Study: O'Hare Could Make You Sick

Researchers at MIT looked at passenger travel patterns, waiting times, airport locations and airport interactions

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    NEWSLETTERS

    The over 190,000 travelers that fly through O'Hare International Airport every day are more likely to get sick than those traveling through some other airports, according to a new study from the Massachusetts Institute of Technology's Department of Civil & Environmental Engineering.

    An MIT research team found O'Hare to be the sixth most likely airport to spread a disease in a study that ranked the 40 largest U.S. airports based on individual's travel patterns, where the airport is located, the average time a passenger spends waiting to board and the interactions between certain airports.

    The study took aim at finding how epidemics like SARS and H191 initially spread, especially through air travel.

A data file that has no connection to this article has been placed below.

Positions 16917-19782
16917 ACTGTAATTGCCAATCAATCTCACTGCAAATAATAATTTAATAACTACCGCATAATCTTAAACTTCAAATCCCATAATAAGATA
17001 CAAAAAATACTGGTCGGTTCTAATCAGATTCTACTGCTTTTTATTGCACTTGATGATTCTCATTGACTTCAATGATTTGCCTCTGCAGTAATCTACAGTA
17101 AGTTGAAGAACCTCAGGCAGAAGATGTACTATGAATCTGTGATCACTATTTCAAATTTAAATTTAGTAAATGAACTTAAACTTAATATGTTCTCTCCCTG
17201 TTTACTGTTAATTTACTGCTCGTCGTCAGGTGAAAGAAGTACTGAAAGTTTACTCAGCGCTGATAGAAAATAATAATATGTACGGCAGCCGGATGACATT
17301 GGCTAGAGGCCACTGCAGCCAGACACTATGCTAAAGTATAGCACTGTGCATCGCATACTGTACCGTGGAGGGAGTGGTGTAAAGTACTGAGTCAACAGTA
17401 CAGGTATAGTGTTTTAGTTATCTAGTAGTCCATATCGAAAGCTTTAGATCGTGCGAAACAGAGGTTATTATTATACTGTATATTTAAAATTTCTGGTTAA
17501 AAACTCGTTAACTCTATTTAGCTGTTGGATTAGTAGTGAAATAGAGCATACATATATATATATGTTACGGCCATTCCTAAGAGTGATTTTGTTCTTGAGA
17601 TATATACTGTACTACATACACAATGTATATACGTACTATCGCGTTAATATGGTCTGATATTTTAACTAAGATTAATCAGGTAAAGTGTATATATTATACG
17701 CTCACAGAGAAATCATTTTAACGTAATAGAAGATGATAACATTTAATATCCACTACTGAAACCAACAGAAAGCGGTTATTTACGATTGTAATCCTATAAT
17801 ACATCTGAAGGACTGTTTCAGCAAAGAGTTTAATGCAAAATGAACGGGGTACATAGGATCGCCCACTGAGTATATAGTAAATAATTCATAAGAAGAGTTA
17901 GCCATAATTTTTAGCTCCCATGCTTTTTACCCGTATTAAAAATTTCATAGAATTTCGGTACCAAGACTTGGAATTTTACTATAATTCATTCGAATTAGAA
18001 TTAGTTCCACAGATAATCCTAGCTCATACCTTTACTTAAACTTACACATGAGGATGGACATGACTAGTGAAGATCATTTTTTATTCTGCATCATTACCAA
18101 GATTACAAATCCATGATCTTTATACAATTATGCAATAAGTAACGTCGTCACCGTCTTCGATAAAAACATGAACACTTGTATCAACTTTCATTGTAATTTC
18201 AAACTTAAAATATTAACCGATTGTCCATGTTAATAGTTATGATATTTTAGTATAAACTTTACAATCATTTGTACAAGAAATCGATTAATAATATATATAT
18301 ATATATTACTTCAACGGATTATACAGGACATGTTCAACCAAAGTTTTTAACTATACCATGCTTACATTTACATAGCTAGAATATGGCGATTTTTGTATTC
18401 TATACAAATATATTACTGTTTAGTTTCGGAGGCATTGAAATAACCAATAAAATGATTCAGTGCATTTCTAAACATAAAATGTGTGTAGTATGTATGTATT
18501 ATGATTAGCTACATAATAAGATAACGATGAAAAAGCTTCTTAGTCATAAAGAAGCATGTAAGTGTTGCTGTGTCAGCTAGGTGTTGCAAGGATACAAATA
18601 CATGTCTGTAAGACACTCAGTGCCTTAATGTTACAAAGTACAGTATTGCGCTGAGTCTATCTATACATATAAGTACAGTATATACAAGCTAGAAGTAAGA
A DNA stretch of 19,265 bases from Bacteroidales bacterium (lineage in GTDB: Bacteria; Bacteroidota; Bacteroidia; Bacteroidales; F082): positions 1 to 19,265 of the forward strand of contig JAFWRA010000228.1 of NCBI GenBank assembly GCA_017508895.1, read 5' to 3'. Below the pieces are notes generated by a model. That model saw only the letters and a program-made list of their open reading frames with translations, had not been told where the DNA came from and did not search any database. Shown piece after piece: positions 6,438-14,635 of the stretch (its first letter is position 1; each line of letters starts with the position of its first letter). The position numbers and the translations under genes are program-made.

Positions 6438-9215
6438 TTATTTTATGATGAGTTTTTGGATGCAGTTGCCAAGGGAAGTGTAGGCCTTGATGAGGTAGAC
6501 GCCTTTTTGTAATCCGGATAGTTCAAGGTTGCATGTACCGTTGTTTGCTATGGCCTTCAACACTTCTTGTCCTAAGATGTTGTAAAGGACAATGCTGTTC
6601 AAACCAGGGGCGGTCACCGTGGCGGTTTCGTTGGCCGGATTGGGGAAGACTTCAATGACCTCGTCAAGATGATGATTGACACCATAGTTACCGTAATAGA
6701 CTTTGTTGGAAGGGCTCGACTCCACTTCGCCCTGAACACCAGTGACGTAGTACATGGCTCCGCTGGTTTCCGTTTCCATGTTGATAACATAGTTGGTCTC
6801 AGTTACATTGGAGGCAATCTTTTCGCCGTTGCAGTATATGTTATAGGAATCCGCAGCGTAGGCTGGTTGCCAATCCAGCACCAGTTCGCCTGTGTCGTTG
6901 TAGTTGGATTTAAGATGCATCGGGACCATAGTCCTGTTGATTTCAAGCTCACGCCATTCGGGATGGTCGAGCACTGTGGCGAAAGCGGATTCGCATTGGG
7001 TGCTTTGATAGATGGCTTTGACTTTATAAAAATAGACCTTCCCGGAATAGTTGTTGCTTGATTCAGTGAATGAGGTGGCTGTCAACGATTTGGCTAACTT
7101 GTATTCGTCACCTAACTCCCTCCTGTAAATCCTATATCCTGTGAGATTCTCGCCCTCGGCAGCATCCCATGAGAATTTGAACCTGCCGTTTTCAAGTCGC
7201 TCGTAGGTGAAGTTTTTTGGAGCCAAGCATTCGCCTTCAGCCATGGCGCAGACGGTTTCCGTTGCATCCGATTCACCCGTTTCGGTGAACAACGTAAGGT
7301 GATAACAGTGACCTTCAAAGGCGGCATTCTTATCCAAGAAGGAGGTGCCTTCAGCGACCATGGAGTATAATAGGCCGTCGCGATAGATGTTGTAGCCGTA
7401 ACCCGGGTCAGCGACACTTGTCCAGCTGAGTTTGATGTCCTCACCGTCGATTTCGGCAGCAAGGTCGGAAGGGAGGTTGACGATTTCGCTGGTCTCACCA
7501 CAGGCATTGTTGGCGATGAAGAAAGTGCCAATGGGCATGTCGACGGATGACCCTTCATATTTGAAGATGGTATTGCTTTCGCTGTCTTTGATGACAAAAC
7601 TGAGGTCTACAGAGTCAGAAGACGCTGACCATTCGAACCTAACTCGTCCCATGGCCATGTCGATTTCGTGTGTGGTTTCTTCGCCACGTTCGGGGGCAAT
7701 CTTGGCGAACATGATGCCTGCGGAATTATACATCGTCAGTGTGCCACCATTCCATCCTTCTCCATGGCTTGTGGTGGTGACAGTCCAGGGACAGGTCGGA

John F. Kennedy International Airport in New York and Los Angeles International Airport unsurprisingly took the first two spots on the list due to the sheer number of travelers passing through.

    Among the most surprising finds of the study, was Honolulu International Airport coming in at third, not due to the number of passengers, 30% fewer than the amount traveling through JFK, but because of its location in the Pacific Ocean, with connections to many foreign hubs of travel, researchers say.

    Rounding out the top ten are San Francisco International Airport at fourth most likely to spread illness, followed by Newark Liberty International Airport, O'Hare, Washington Dulles International Airport, Harsfield-Jackson International Airport in Atlanta, Miami International Airport and Dallas/Fort Worth International Airport.

    Midway International Airport wasn't on the list of the top 20 airports.